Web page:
Risks Reads

In the "Arts & Society" section of Sunday's Baltimore Sun (28Sep2003), Larry Williams reviewed the book Risk: A Practical Guide for Deciding What's Really Safe and What's Really Dangerous in the World Around You by David Ropeik and George Gray (ISBN: 0618143726). (For as long as the link is around, check it out here.) It is now on my "must read" list. Sounds facinating and relevant, especially for those of us who deal with assessing risk. (I will review it here when I do read it.)

According to Williams, Robiek "believes we go astray by using common sense to decide what to worry about. The problem is that common sense isn't based on a rational analysis of the facts but rather subconscious feelings." Robiek's suggestion? Statistics.

Some people are still scared to fly, right? But, they drive all over town, or take driving vacations instead of fly somewhere. Everyone reading this knows that you are safer in a plane, than in a car. And the likelihood of death by terrorist attack is ... well, I have to read the book. But it's really small. We talk about these things when we discuss network and computer security and risk.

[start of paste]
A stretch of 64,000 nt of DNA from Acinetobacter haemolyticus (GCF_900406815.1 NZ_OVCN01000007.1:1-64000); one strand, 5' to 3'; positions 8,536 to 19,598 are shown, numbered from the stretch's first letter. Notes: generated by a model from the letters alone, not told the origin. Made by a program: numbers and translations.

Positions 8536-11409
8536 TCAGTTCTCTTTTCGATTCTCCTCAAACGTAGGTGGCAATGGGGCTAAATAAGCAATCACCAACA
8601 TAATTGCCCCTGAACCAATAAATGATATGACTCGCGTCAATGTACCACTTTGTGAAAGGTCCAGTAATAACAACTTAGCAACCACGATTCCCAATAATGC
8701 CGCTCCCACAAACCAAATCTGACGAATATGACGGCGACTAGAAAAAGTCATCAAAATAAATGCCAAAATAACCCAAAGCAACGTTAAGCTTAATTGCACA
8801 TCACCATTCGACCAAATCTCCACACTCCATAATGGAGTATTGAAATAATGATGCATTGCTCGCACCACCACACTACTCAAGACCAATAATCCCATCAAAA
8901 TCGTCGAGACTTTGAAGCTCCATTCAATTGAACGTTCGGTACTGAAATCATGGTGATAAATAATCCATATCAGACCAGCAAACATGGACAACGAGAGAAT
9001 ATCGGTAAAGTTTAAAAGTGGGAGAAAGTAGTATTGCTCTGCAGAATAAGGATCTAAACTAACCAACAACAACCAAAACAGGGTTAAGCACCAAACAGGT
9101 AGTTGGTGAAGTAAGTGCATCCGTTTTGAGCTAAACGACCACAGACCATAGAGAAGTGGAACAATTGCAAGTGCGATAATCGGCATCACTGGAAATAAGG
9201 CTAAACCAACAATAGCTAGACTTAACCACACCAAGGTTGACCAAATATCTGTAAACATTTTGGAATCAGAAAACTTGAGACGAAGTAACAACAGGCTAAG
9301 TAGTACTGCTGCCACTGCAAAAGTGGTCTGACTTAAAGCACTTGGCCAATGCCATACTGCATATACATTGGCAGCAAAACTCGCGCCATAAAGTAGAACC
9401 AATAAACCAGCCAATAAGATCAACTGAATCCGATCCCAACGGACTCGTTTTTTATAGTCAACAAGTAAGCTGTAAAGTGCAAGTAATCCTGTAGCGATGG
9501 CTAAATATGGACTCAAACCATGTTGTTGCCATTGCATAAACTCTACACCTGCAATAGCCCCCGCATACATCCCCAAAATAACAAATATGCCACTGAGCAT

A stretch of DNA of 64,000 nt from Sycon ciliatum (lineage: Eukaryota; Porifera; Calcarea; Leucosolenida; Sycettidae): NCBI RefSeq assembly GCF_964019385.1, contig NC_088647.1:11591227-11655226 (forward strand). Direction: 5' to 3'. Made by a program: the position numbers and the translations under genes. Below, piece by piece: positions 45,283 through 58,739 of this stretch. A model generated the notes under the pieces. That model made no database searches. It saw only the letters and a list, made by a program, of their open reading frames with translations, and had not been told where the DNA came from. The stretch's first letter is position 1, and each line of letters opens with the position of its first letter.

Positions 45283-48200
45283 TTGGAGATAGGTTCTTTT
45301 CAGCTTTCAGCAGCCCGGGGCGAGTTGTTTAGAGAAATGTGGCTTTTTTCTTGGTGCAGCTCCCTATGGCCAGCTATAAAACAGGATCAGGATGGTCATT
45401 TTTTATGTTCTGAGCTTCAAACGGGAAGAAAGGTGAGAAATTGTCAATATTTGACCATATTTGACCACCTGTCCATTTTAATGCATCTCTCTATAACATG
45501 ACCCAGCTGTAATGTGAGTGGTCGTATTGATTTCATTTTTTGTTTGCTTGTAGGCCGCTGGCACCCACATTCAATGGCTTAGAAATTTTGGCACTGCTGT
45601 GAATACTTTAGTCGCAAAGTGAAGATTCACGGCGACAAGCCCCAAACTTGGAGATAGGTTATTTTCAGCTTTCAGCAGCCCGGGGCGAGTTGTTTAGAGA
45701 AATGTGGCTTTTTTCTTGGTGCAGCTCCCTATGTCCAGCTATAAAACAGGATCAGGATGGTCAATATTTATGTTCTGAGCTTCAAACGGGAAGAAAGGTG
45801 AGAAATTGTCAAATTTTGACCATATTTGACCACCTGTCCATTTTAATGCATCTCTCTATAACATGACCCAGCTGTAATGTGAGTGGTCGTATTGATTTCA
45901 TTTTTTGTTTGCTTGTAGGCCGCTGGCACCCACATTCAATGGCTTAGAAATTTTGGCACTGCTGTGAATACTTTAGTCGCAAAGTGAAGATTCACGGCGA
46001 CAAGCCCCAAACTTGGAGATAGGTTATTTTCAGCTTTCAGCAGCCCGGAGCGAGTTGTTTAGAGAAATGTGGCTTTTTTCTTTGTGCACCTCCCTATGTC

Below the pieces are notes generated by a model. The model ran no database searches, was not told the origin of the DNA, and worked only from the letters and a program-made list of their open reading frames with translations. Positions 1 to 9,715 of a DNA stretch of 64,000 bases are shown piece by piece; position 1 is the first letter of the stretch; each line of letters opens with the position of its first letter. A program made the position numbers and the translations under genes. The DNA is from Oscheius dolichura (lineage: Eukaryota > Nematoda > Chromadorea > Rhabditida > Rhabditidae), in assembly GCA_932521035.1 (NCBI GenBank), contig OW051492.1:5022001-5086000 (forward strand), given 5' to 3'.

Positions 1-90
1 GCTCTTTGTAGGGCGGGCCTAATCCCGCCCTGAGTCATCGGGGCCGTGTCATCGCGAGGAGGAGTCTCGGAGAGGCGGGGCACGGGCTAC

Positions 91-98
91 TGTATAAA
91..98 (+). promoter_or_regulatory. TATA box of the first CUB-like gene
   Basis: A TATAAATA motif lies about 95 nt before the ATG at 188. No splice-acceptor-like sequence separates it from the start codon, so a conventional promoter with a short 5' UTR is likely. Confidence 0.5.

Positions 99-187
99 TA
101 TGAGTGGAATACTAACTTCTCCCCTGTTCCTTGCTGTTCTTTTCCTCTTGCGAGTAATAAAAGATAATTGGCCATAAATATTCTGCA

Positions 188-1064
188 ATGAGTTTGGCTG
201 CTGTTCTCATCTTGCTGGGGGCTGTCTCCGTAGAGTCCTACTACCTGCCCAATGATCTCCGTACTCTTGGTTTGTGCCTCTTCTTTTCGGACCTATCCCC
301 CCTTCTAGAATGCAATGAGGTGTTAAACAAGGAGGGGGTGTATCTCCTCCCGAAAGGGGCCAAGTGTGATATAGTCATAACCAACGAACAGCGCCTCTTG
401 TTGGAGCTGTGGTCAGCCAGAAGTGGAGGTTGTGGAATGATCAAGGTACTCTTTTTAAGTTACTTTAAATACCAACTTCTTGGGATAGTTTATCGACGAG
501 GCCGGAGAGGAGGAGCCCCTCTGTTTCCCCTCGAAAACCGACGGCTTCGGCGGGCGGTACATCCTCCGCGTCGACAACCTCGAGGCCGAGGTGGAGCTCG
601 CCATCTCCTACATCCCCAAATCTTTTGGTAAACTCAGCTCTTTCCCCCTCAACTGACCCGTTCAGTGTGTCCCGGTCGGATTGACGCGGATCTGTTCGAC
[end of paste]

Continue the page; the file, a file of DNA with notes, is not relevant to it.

An interesting-sounding book Williams also reviews is Peter Bernstein's Against The Gods: The Remarkable Story of Risk (ISBN: 0471295639). Williams writes, "Bernstein explains how mathematicians transformed probability theory from a gamblers' toy into a powerful instrument for organizing, interpreting and applying information." I've added that to my "shopping cart" as well.

The problem with doing it at Amazon is... Amazon's web site keeps suggesting other books. So, I see Fooled by Randomness: The Hidden Role of Chance in the Markets and in Life by Nassim Nicholas Taleb. And that leads me to think of RC Sproul's The Invisible Hand (ISBN: 0849912075). It's about Providence. But, now I am getting far afield. Or am I?

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